Lower investment predicted for Irish commercial property in 2017

Irish market in 2016 skewed by several ‘trophy transactions’, research says

CBRE believes prime Dublin office rents will peak in 2017 as the first meaningful increase in supply (225,000sq m) for more than five years hits the market. Photograph: Alan Betson

Total returns, rental growth and investment spend volumes in the Irish commercial property market are all expected to be lower in 2017 than last year.

This is according to the latest research from agent CBRE who says that 2016's investment market turnover figure of more than €4.5 billion "surprised on the upside" and was skewed by a number of "trophy transactions" like the sale of the Blanchardstown Centre and Liffey Valley shopping centre.

"Returns from Irish commercial real estate have been slowing for some time now following the extraordinary growth experienced in 2014 and 2015," says Marie Hunt, head of research at CBRE Ireland. "This easing is expected to continue in 2017, particularly considering the unexpected tax changes announced in Budget 2017, which are likely to impact negatively on pricing this year.

“Prime yields are expected to remain relatively stable in 2017 and as a result returns from Irish real estate will be largely generated from income from this point forward. Although total returns are likely to be in single digits in 2017, the return profile will continue to compare well with alternative forms of investment. Irish real estate remains a sought-after investment class although, considering the more uncertain backdrop, investors will be focused on achieving safe, reliable returns as opposed to putting capital at risk”.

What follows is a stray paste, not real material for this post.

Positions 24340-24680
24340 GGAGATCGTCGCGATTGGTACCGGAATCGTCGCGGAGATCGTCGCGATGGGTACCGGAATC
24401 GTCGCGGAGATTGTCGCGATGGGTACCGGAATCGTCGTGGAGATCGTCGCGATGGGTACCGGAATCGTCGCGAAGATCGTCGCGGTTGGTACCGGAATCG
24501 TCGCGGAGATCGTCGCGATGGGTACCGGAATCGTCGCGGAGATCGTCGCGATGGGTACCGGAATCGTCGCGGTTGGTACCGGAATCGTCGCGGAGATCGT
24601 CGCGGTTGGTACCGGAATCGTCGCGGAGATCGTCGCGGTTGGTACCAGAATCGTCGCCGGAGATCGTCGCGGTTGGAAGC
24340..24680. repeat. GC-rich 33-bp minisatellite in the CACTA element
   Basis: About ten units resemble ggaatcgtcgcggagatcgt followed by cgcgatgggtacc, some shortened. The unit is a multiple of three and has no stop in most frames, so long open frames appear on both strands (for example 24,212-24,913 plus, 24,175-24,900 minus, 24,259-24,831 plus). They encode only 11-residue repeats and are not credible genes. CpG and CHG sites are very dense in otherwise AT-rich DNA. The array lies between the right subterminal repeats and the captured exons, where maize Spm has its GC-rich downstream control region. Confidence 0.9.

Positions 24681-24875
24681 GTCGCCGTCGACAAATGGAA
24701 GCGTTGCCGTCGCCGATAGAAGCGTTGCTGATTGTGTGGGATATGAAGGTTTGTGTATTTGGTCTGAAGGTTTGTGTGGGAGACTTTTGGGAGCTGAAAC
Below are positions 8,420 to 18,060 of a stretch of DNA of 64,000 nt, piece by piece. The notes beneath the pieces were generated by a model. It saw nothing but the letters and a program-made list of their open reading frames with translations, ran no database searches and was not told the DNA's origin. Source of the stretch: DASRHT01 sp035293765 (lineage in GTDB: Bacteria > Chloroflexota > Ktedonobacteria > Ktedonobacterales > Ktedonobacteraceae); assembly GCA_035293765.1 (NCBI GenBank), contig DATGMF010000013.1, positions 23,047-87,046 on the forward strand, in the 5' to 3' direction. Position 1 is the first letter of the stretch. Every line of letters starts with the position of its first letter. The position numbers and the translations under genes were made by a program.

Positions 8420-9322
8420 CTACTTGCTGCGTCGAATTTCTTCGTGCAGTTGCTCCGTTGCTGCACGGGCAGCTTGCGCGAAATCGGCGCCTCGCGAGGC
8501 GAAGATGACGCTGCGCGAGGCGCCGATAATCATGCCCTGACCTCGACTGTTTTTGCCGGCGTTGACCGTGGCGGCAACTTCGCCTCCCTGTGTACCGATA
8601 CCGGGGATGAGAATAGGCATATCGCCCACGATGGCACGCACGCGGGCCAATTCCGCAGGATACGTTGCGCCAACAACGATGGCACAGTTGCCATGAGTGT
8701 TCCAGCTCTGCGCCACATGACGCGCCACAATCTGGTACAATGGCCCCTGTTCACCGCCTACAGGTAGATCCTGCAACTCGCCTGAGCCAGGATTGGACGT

Dublin office rents

CBRE believes prime Dublin office rents will peak in 2017 as the first meaningful increase in supply (225,000sq m) for more than five years hits the market. Take-up reached 245,000sq m last year over 264 transactions – 147 of these were to Irish companies, followed by 58 to US firms and 33 to UK enterprises.

The agent is also expecting a “notable” increase in retail planning applications this year with some schemes going on site – quite a shift given that very little retail space has been built since the crash.

In terms of development land, CBRE is forecasting that the State and its semi-State organisations will bring some sites to market during 2017 while turnover in this sector will be similar to 2016’s total of €795 million from 109 land sales.

The shortage of modern industrial and logistics space in the Dublin market saw rents in the sector rise 25 per cent in 2016 even as take-up was down a third on 2015. CBRE believes industrial rents could rise by 14 per cent in 2017, which would increase the viability of new schemes and spur development.

Following two record years, the agent forecasts “some slowdown in transactional activity” in the hotel sector. Sixty-six hotels, for example, were sold in 2016 for a total of €805 million – the third consecutive year when more than 60 hotel transactions were completed in the Irish market.

“Some Dublin hoteliers may capitalise on the strong demand for hotels by bringing some properties to market in advance of an increase in new supply coming on stream from 2017 onwards,” according to CBRE.

The agency says 30 Dublin pubs were sold in 2016 for a total of more than €43 million but this was lower than anticipated as “improved trading conditions made some vendors reluctant to sell”. It forecasts that up to 40 pubs will change hands in Dublin in 2017 but limited supply in the city centre will drive demand for suburban pubs over the next 12 months.